- A new study presents more evidence that the BCG vaccine helps flatten the curve of Covid-19
- According to their model, the US would only have had 19% of actual deaths if they'd had mandatory BCG vaccine
- Further clinical trials are underway to determine whether BCG can help fight the coronavirus
Scientists are continuing to investigate whether a TB vaccine can help fight Covid-19 – and the latest study makes it look quite likely.
The Bacille Calmette-Guérin (BCG) vaccine helps fight severe tuberculosis (TB) and lung cancer, and in South Africa where we have some of the highest TB rates in the world, it's a mandated vaccine for babies. The BCG vaccine, however, doesn't prevent TB, it just considerably reduces the risk.
This isn't the first study on BCG and Covid-19, but the study published in ScienceAdvances addresses methodological weaknesses in previous studies where the focus was more on cumulative totals of cases and deaths.
According to the researchers, "Altogether, the available evidence suggests that BCG has beneficial effects on immunity against a range of lung-related infections that go beyond TB, which makes it a promising candidate for defending against Covid-19."
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30-day infection and death rates
Differing from previous studies, the researchers focused their attention on the rate of confirmed infections and deaths in each country during the first 30 days of their outbreaks.
They then compared BCG-mandated countries with countries where it isn't compulsory. Some countries terminated their BCG vaccination policies when the threat of TB was reduced, while others never had them in the first place, like Italy and the USA.
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Analysing data from 134 countries, the researchers' graphs showed that the growth rate for Covid-19 cases was much slower in BCG-mandated countries compared to those that never instituted the policy.
According to the researchers: "Our analysis shows that mandatory BCG vaccination is associated with a flattening of the curve in the spread of Covid-19. The effect we demonstrate is quite substantial.
"For example, our model estimates that the total number of Covid-19-related deaths in the US as of 29 March, 2020, would have been 468 – 19% of the actual figure – if the US had instituted the mandatory BCG vaccination several decades earlier."
Those who used to have the policy but terminated it before 2000 had similar trajectories to those who never had these policies.
They also found that larger populations had faster growth rates, but that cultural markers, number of tests and reporting quality had no effect on the BCG-related trajectories.
In terms of the death rate, BCG-mandated countries also had lower rates than those that never had the vaccine policy or terminated it.
They also found that the rate of infection varied among BCG-mandated countries.
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Limitations to BCG
The study, however, warns that the BCG vaccination might only be viable if a large portion of the population receives it to help promote "herd immunity". This means that unless a government makes it mandatory or there's a prevailing culture of compliance in a country, those who opt out due to ideological beliefs against vaccines will make it less effective.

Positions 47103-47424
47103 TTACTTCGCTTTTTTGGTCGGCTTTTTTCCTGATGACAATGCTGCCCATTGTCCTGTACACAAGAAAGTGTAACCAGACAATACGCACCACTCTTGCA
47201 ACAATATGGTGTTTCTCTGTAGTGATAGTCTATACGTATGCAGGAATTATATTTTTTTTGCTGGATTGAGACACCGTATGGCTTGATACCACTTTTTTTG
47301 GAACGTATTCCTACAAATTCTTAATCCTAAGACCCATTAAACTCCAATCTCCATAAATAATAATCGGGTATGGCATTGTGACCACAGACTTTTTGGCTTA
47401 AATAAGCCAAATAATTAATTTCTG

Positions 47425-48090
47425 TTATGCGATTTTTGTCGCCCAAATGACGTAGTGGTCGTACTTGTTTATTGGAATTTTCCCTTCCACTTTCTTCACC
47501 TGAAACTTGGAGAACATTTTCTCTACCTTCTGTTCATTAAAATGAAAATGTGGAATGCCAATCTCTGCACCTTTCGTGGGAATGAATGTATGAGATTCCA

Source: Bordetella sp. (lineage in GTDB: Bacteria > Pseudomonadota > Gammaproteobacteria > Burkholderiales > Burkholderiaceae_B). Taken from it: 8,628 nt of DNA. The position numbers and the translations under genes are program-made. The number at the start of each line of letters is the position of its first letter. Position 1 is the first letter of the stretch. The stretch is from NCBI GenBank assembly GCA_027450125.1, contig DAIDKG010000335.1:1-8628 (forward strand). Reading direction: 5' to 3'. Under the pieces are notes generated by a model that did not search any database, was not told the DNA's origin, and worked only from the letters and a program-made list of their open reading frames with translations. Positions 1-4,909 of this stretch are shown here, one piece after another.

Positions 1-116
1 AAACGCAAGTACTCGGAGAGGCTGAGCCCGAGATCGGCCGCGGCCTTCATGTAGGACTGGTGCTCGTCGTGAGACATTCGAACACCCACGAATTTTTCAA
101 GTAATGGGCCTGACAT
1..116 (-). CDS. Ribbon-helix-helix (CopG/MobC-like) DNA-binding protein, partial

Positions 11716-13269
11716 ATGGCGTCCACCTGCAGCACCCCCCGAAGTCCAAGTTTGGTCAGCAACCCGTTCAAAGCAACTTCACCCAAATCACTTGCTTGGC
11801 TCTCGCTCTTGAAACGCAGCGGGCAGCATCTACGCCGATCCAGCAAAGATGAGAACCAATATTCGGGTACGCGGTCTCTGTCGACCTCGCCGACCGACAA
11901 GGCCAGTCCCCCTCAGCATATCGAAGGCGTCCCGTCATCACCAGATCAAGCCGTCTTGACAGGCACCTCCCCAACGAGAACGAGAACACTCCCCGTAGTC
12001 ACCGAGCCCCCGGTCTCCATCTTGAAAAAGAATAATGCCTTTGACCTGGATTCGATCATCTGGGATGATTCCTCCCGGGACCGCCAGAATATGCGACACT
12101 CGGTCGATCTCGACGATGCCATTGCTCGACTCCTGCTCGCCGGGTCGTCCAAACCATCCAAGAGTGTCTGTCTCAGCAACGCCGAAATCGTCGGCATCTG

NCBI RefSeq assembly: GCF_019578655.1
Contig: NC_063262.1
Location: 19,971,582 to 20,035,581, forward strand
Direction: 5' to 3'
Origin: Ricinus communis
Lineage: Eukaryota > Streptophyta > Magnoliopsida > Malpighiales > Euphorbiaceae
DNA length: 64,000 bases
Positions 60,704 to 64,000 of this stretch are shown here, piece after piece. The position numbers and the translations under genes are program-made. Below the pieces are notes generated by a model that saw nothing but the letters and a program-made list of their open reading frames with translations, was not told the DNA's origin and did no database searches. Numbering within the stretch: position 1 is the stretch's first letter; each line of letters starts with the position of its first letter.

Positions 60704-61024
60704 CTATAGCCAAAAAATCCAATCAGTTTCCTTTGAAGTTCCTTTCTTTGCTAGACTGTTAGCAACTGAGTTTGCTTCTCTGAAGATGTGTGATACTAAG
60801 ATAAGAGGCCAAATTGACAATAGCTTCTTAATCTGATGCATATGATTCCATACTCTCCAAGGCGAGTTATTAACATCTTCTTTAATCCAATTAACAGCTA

The BCG-Covid-19 hypothesis also has some limitations. BCG is universally administered at birth, and the science is still unclear whether it would remain effective in adults, especially the elderly. Also, while it remains effective against TB and lung cancer for decades after inoculation, more testing is needed to ascertain how long its potential effect against Covid-19 would last.
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Response to earlier studies
Epidemiologist Salim Abdool Karim told Bhekisisa in April that a different preprint study on the same topic to be "fundamentally flawed" because they compared Europe and the US to Africa at a time when the epidemic hadn't had a substantial effect on the continent. In other words, the comparisons were made at a time when these countries were at different phases of the pandemic.
While he thought it was an interesting hypothesis, when he asked his Chinese colleagues if they had seen any difference in their patients who had been vaccinated with BCG, they came back with a no.
Another expert had also previously told Health24 that another similar study – that only focused on total deaths – found that a country's testing strategy can heavily impact numbers, and that better testing in developed countries could lead to higher totals.
He also warned against revaccination programmes for adults without more robust testing and research.
The BCG hypothesis is currently being tested in a clinical trial in Australia. Over 3 000 healthcare workers have signed up so far to find out whether the vaccine has an effect on Covid-19 symptoms.
The so-called BRACE trial – which has received funding from various sources, including the Bill and Melinda Gates Foundation – will build on existing research to see whether the vaccine will bring down the virus load in people infected with the Covid-19.
READ MORE | Could an age-old TB vaccine help in our fight against coronavirus?
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